Confession Time: I Quit Potty Training My Kids

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About Jerry Mahoney

Jerry Mahoney is a stay-home gay dad, writer, sporadic tweeter and a frequent Bowser in Mario Kart. This piece probably appeared originally on his blog, Mommy Man. Jerry is also the author of Mommy Man: How I Went From Mild-Mannered Geek to Gay Superdad, which will be available in May from Taylor Trade Publishing.

Comments

  1. Let me just say that this is in many ways exactly my experience, and giving up is exactly where I am feeling myself rapidly headed. I don’t have twins, but I have a 3 year old who turns 4 in a couple of weeks and still isn’t fully potty trained. I mean, he knows what to do, and does it happily much of the time… y’know, except for any time he doesn’t feel like it or is too busy playing or having fun to bother stopping to go to the potty.

    I’ve done the partying, I’ve switched to underwear at all times except at night, I’ve done the star charts. But I still can’t leave the house without two extra changes of clothes for him.

  2. Joanna Schroeder says:

    My son, who is now 7, was just like your son, Chris and your twins, Jerry. He just physically couldn’t get it. We had a billion messes, and I just kept trying and then going back into dipes. I think it took a huge emotional toll on both (or all) of us. Finally, we gave up after a trip to a pediatric urologist. Our pediatrician suggested we go because Izz was wetting every 30 minutes or so – a little or a lot. The urologist did ultrasounds, interviews, urinalysis, etc. Izz was fine, and the urologist said to come back when he was turning 6 (!!!) if he was still struggling.

    The week before he turned 4 (yes, 4) he said, “Mom, I’m going put on some underpants and we’re going to the mall. You’re going to buy me a toy and some dino undies. I won’t have any accidents.” And for the first time he didn’t. He has had possibly 3 or 4 accidents in the three years since then.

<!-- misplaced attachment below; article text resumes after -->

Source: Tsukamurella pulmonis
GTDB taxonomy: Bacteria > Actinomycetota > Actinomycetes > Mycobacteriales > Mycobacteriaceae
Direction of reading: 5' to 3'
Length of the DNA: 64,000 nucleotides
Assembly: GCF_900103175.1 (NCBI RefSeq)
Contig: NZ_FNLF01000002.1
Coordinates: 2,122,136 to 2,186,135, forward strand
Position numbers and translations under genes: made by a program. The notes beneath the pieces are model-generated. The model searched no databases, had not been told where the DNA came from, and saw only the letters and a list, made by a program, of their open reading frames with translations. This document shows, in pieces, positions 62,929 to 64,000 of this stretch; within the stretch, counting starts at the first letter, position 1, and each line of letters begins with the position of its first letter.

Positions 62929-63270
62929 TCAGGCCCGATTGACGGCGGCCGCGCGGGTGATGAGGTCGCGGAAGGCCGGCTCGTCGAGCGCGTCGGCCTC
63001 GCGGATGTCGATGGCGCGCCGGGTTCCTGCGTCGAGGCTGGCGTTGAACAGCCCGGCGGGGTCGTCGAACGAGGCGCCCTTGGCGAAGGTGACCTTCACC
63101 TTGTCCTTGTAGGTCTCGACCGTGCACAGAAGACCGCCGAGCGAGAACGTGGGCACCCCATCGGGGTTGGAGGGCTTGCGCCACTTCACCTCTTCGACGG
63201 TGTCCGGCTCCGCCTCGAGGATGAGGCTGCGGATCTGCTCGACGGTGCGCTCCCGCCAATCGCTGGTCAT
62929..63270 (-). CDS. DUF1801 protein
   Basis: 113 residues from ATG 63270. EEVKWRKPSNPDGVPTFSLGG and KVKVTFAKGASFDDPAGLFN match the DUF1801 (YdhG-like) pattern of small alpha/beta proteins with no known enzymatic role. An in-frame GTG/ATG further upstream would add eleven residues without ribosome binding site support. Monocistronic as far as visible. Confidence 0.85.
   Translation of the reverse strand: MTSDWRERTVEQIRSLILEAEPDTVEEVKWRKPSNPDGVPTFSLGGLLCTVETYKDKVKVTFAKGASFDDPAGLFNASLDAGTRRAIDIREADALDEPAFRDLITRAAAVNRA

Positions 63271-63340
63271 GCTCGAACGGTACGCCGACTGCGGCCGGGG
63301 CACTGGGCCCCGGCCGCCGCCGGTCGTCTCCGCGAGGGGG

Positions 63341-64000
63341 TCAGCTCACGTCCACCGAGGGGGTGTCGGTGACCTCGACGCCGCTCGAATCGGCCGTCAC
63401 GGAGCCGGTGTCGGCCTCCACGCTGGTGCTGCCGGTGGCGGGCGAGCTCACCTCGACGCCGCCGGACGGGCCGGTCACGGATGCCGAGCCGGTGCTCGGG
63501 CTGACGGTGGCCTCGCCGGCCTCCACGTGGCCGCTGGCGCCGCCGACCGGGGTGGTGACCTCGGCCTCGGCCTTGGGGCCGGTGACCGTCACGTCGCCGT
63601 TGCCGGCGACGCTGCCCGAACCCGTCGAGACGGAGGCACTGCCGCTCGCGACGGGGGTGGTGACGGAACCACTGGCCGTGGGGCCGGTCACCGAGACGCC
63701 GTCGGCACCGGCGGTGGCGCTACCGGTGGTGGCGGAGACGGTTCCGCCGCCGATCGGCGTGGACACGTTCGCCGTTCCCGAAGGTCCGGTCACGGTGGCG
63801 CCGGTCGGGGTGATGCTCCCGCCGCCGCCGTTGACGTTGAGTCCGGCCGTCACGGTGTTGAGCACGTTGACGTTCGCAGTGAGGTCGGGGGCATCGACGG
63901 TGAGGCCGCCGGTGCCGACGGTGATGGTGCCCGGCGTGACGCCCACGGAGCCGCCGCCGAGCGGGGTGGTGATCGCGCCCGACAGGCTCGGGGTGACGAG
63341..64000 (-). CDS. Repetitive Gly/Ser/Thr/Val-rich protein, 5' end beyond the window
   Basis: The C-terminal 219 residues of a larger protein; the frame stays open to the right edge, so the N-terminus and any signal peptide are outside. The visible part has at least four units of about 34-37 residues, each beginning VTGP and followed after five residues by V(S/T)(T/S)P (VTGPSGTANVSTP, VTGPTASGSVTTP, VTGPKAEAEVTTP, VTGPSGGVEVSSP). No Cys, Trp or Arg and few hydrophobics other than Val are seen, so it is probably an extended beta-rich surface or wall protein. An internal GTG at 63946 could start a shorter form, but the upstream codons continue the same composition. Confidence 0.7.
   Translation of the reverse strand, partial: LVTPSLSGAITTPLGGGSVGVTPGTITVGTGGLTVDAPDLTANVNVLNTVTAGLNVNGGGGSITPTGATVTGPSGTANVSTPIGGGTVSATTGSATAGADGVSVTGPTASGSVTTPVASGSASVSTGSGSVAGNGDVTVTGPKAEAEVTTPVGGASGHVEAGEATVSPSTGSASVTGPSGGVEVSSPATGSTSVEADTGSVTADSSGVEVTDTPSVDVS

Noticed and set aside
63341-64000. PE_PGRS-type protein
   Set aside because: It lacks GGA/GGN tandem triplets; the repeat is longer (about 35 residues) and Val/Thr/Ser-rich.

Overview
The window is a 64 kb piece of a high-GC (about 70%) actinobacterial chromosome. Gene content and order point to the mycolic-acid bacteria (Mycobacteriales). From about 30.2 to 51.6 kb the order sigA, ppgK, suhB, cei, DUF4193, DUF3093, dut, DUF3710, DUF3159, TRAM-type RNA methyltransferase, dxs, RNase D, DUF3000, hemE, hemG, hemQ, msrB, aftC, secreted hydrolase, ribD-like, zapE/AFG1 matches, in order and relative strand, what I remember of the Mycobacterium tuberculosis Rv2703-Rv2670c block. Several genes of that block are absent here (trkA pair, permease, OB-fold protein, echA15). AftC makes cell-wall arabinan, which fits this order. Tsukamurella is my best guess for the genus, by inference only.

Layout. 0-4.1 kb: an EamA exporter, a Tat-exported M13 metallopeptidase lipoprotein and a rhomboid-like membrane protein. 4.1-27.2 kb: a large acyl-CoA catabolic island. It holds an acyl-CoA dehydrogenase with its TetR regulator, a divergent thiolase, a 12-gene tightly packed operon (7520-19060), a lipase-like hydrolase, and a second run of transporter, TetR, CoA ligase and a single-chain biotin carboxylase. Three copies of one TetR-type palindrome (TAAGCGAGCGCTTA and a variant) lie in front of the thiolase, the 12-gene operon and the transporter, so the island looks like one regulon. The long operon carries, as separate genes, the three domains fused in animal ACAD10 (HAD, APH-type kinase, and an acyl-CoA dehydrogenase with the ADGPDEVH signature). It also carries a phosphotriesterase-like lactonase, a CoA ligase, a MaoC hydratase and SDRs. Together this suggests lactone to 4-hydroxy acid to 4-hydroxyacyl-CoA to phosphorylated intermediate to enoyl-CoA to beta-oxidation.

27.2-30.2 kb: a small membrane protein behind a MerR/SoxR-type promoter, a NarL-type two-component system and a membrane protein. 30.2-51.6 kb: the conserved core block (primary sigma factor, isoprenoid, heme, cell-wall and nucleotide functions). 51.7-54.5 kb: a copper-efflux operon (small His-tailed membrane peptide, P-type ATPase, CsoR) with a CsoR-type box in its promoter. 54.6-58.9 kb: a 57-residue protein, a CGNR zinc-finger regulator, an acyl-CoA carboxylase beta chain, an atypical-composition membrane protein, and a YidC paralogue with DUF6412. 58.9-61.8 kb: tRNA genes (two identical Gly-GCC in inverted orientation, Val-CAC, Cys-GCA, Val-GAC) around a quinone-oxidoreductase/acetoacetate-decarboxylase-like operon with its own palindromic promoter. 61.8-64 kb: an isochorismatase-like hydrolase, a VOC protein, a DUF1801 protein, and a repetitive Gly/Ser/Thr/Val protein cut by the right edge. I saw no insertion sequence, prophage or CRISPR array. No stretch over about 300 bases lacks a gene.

My younger son potty trained himself starting around 20 months, fully trained at 24 months. Each kid is ready in a different time. If they turn 4 and aren’t close, you can go to the doctor. Until then, Jerry and Chris, I’m sure you’re doing amazing.

  3. Lynn Beisner says:

    Let me let you in on the potty training secret: there are no potty training secrets. My daughter was dry at 2 on the dot, and it worked great. My son took forever. What finally worked for him was when I finally insisted that he wipe his own butt after he had pooed in his pull-ups. That was an epic battle of me patiently insisting and him noisily protesting. After he finally cleaned up his poo, he was a big fan of the potty, which made a lot less work for him. But that was one kid, who was already 4. Your chill attitude is better in the long run. Trust me.

  4. Yes to every word of this. My feeling is that if they didn’t train by 2, you can just forget it because 3 is such a defiant age. My child got it a week after turning 4. We used a night diaper for a short while afterwards, but once she made the connection she was done. Her Helen Keller moment was a 3-day weekend when I just decided, let’s go no diaper and see what happens. I pumped her full of juice while we stayed out in the back yard, she knew she had to go and pleaded very articulately for a diaper. I said no diaper, BUT…would you like take those pants off and pee on the grass? Yes and yes. She was thrilled to actually see the stream, we repeated the juice, and then she wanted to go in the house. Later that day she said she had to poop but she insisted she could do it on the potty. Done and done. For night time we did have to really insist that she pee before bed even if she wasn’t bursting like she somehow thought she needed to be to go. Kids, man. They have a different worldview.

  5. I’m a little late to this discussion, but I relate to every word of the article. My twin daughters are almost 3 1/2 and we’ve been trying to potty train them for what feels like at least two months now, with many of the same methods and approaches the author mentioned. It has been nothing like those “they just got it!” kinds of stories that make you want to slap other parents.

    Introducing a reward system of Jelly Bellys (one for trying, two for pee-pee, and three for poop) has had some positive effect, but we still typically have several accidents a day and very few 3-bean rewards. Sometimes in the quest to get those three beans, they’re basically done pooping their pull-ups/panties and then go to the potty where they proceed to get it all over the floor and seat by pulling down what they’re wearing to let the poop fall out, then sitting down on their poop-covered butts to show they “pooped in the potty”.

    I think some people get lucky, because it strikes me as having more to do with the kid than expert parenting skills. I love being a father for many reasons, but potty training is not one of them.

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